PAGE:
David Dong

David Dong




Securing Connections with SSH - A Comprehensive Guide


Secure Shell (SSH) is a cryptographic network protocol widely used for secure communication over an unsecured network. I used it almost everyday, this article will delve into the encryption principles and applications of SSH, followed by a guide on installing and utilizing SSH on Linux systems, and finally, exploring methods to enable passwordless login for remote hosts.

Chapter 1: Encryption Principles and Applications of SSH

1.1 Symmetric Encryption:

  • SSH utilizes symmetric encryption algorithms like AES (Advanced Encryption Standard) to encrypt data during transmission.
  • Symmetric encryption ensures that the data exchanged between the client and server remains confidential and cannot be intercepted by malicious actors.

1.2 Asymmetric Encryption:

  • Asymmetric encryption, based on public-private key pairs, is employed for authentication and key exchange.
  • SSH uses algorithms like RSA or ECDSA to generate key pairs, with the client possessing the public key and the server holding the private key.
  • This asymmetric encryption ensures secure authentication and protection against man-in-the-middle attacks.

1.3 Use Cases of SSH:

  • Remote login: SSH enables users to securely log in to remote systems over the network.
  • Secure file transfer: It facilitates the secure transfer of files between systems using utilities like SCP (Secure Copy) or SFTP (SSH File Transfer Protocol).
  • Tunneling: SSH tunneling allows for secure communication between two devices by encapsulating data within SSH connections, useful for accessing services behind firewalls or bypassing censorship.

Chapter 2: Installing and Using SSH on Linux

2.1 Installation:

  • Most Linux distributions come pre-installed with SSH packages. However, if not available, SSH can be easily installed using package managers like apt, yum, or dnf.

  • For example, on Debian-based systems:

    sudo apt update
    sudo atp install openssh-server
    sudo apt install openssh-client
  • check SSH status

    sudo systemctl status ssh
  • start SSH service

    sudo systemctl start ssh
  • stop SSH service

    sudo systemctl stop ssh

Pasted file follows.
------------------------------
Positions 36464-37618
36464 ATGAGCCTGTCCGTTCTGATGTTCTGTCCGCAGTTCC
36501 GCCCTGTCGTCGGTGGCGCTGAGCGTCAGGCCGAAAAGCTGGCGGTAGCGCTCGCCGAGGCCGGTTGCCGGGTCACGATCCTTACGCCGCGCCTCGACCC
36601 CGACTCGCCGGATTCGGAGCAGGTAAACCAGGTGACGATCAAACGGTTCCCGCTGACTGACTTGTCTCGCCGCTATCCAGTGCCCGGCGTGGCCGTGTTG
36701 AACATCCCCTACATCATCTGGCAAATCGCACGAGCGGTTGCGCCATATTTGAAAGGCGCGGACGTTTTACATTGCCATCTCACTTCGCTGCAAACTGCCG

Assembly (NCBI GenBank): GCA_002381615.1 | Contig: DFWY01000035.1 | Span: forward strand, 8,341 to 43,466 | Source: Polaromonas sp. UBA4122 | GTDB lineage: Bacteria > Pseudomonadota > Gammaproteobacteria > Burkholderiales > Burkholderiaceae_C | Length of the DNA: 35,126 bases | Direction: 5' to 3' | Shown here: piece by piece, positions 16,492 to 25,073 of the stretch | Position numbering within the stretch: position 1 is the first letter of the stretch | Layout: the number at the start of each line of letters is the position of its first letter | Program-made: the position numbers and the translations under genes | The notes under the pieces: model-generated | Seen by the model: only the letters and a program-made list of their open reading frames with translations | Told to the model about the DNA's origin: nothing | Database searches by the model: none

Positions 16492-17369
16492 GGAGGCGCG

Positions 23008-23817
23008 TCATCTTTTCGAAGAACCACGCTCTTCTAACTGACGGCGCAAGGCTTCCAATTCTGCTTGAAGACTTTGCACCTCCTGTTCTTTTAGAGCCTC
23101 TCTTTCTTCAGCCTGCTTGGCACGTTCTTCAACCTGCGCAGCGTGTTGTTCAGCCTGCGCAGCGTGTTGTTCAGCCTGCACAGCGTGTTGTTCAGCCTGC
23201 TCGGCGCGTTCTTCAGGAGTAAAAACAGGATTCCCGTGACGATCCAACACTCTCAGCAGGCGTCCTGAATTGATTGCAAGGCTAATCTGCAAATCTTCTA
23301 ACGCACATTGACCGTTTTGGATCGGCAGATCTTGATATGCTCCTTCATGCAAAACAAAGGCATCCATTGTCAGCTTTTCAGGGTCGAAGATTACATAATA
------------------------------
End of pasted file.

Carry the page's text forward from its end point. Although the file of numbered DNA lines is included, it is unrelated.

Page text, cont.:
sudo systemctl disable ssh

2.2 Configuration:

  • SSH configuration files are located in /etc/ssh/ directory.

  • Users can customize SSH settings such as port number, authentication methods, and access control through the sshd_config file.

    ssh username@hostname
  • Replace ‘username’ with the remote user’s username and ‘hostname’ with the IP address or domain name of the remote server.

Chapter 3: Implementing Passwordless Login for Remote Hosts

3.1 Generating SSH Key Pair:

  • To enable passwordless login, first, generate an SSH key pair on the local machine using the ssh-keygen command.
ssh-keygen -t rsa -b 4096 -C "username@user.com"
  • This command will create a public key (id_rsa.pub) and a private key (id_rsa) in the ~/.ssh/ directory.

3.2 Copying Public Key to Remote Host:

  • Next, copy the public key to the ~/.ssh/authorized_keys file on the remote host using the ssh-copy-id command or manually.

    ssh-copy-id username@hostname

3.3 Passwordless Login:

  • Once the public key is added to the authorized_keys file on the remote host, SSH will authenticate the user using the private key without requiring a password.
  • Users can now log in to the remote host securely without entering a password.

A common example is to use this method to push commits to github repository, the workflow is similiar.

ssh-keygen -t rsa -b 4096 -C "xxx@xxx.com" 
#write the private key to ssh agent
ssh-add ~/.ssh/id_rsa
# then login the github accounts,  
# add the public key id_rsa_pub into github ->settings->SSH and GPG keys
# check the connecting status
ssh -T git@github.com
# check the local branch status,
# if binding to remote branch
git branch -vv
# looking for the remote url information.
git remote -v
# if the url is using https format, switch to ssh link
# the link informaion can be found the github repository page
git remote set-url origin git@github.com:username/repository_name.git
# push to remote without inputing password
git push origin 

3.4 Known Host

known_hosts is a text file that stores the host keys of remote servers your computer has connected to in the past. Each time you connect to a new remote server, the SSH client will ask you to confirm the host key and then save it to the ~/.ssh/known_hosts file.

The purpose of this file is to help detect man-in-the-middle attacks. If the host key of a server you’ve previously connected to changes (for example, due to the server being reinstalled or tampered with by a man-in-the-middle attacker), the SSH client will issue a warning, indicating a potential security risk.

However, there are situations where you might encounter issues, such as when the host key changes for legitimate reasons or when you switch between different connection methods (e.g., connecting via IP address versus domain name). In such cases, you may need to manually edit the ~/.ssh/known_hosts file to remove or update the old host key.

In summary, ~/.ssh/known_hosts is a file that stores the known host keys for SSH clients, helping ensure that the remote servers you connect to are the ones you expect, and providing a level of security against unauthorized access


SSH stands as a cornerstone of secure communication, offering robust encryption and authentication mechanisms for remote access and data transfer. Understanding its encryption principles, installation, and utilization on Linux systems, along with implementing advanced features like passwordless login, empowers users to establish and maintain secure connections in today’s interconnected digital landscape.


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